By Nick Totten, europeantour.com
Over the past quarter of a century there has been one constant within a vast golfing oasis, a rock amongst the vast expanse of grass and sand - Barry Lane - who makes his 25th appearance at the Omega Dubai Desert Classic this week.
As the only man to play in every event here, Lane returns once again to Emirates GC, with his experience making him handily placed to comment on just how much the course, venue and game of golf have changed here in Dubai since 1989.
Once a patch of grass amongst an expanse of sand and camels, the city has since enveloped the Majilis Course, a modern day metropolis that offers far more than just the golf this area would have once been known for, and Lane is glad to be back.
“It’s been fantastic,” said the Senior Tour player. “It’s changed beyond recognition. Being just an oasis of a golf course in the middle of the desert to what it is now. It was also very kind of the tournament to invite me the past two years so I could make it to the 25, as I was exempt up until I was 51, but the last two years have been nice as not too many events would do that.
“It’s a real feather in my cap, as the tournament has evolved to be one of the best tournaments we play in Europe. It was fantastic when we first came here in 1989, it was so different, but it was such an unbelievable golf course.
“To go from nothing to now have 200 towers right by the golf course, to have a whole town here now, whereas before coming from the airport there were only about three buildings along the way.
“The skyline is unbelievable out on the course, when you stand on the eighth tee and you see all the buildings it is quite amazing. You look at pictures here in 1989 and there is nothing at all. It’s a brilliant place.”
Over the years it is a tournament that has attracted some of the biggest names in the game, and on a course he loves, Lane is in no doubt what his favourite moments have been over the past two and a half decades.
“We’d never played on a golf course in such amazing condition, and it has just evolved so much," said the 53 year old. "You can see from the past champions over the 25 years that there have been some pretty good players, and they always get a great field every year so it is nice to have been involved in that.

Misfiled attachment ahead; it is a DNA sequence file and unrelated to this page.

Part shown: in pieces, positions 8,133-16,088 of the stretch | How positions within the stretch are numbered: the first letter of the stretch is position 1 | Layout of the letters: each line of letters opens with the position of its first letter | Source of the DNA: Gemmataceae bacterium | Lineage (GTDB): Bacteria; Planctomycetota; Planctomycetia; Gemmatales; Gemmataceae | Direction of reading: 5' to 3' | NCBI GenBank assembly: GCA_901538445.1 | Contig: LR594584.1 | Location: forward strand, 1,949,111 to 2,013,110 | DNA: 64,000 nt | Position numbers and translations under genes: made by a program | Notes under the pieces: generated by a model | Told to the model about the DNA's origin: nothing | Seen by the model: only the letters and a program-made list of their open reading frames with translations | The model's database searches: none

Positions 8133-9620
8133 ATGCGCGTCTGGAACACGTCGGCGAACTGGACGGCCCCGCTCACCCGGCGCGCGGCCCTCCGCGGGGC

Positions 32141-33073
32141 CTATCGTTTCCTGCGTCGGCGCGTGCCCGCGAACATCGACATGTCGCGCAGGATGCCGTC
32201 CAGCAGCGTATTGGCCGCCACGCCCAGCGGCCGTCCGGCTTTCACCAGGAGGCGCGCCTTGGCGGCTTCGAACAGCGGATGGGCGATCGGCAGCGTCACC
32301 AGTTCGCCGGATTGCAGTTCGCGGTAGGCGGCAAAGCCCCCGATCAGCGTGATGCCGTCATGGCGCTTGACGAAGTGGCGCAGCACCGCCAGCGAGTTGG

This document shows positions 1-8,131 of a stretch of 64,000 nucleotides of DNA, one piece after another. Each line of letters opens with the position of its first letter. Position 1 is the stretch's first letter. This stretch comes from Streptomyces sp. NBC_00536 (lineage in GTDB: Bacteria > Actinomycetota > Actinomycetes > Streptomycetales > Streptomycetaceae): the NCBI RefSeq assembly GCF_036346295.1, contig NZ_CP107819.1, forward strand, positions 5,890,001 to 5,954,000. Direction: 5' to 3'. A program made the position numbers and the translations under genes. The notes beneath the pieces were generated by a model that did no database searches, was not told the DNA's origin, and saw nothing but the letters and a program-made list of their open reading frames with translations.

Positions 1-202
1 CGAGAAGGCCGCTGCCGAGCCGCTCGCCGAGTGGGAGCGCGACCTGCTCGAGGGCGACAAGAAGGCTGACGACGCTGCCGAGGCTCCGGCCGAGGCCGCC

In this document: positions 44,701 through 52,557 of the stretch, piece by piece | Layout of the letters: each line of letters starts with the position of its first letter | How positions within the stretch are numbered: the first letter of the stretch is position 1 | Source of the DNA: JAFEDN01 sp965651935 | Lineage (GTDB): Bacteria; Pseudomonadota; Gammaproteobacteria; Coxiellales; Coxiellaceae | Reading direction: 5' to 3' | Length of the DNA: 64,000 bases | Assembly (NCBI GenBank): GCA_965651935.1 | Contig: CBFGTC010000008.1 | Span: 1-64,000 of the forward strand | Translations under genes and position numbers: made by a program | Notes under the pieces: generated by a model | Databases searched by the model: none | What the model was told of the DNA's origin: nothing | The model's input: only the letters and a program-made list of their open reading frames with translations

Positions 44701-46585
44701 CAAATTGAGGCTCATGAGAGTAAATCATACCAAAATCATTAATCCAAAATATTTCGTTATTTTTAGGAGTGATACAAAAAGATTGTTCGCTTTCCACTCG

“The scoring was never that low in the early years, then Ernie (Els) comes along in 1991 and shot a 61 in the first round, 11 under par for one round. Since then no one has really come close to shooting that again, so that would certainly be the stand out thing for me.
“Another moment recently, Rory’s first tournament win, and what he has achieved in the three or four years since. He’s got two Majors now, but his first win was here.
“Then there is Thomas Björn beating Tiger, playing with him all four days that year and beating him head to head, and Monty with the driver off the fairway into the sun on 18 to find the green in two and make a four to win. It has got some great memories, and some fantastic moments.
While it may have been engulfed by the grandeur and size of the modern day Dubai, the Majilis Course has not stood still either, making a number of additions over the years to maintain its difficulty during a time of equipment innovation and a more professional approach from the players striding its fairways.
Lane is therefore better placed than most to comment on how things have changed at Emirates GC, whether it be the holes themselves or the clubs the guys are using in this modern day era.
“The course has really got long,” said the five time European Tour winner. “I’ve got shorter while it has got long. It’s a monster really, especially now as no one has played it for a week or so and it is quite soft. It is a pretty long golf course for ‘fat bellies’.
“I spoke to Mark James, and he said he thinks they have put a new tee on every hole, so it has probably gone another 500 yards longer than it was, but the equipment is beyond recognition now too.
“The game today, it is night and day. The guys are so fit and strong, they hit the ball miles but the technology has really helped.
“I have just been hitting a driver that I used back in 1989 and the average carry was about 219 yards. That’s a 30 yards difference, even with this modern ball, so if I used an old balata ball then it would be even shorter.
Lane has not just played the tournament 25 times, he has also contended. In 1993 he finished third having had a chance to win down the stretch, while he also posted a couple of sixth place finishes in 1989 and 1994.
Since those heady early days, his form recently has been a little more chequered, having not made the cut in his last seven starts in Dubai. He still has some great memories though, and heading into what he says is his last time here, he understandably wants to take the time to appreciate a great week.
“The goal this week is to just enjoy it really. I’d love to play well, and if I play to the best of my ability then I think I could play well. I still have it in me.
“This will absolutely be my last year. I might play the odd tournament here and there but for this tournament I’ll leave it to the youngsters. I’m 54 and I’ve got the Senior Tour to play, and I’m just happy to be here.
“Just to be here at the start, and see the 25th anniversary, it is just fantastic to have played on the Tour for that long and to play here has been fantastic.”
As Lane mentioned, he was on the range with the driver he used in 1989 comparing the statistics of that club versus his modern day driver as part of the latest Access All Areas video.
Stay tuned to europeantour.com later in the week for the release of this interesting take on the new versus the old.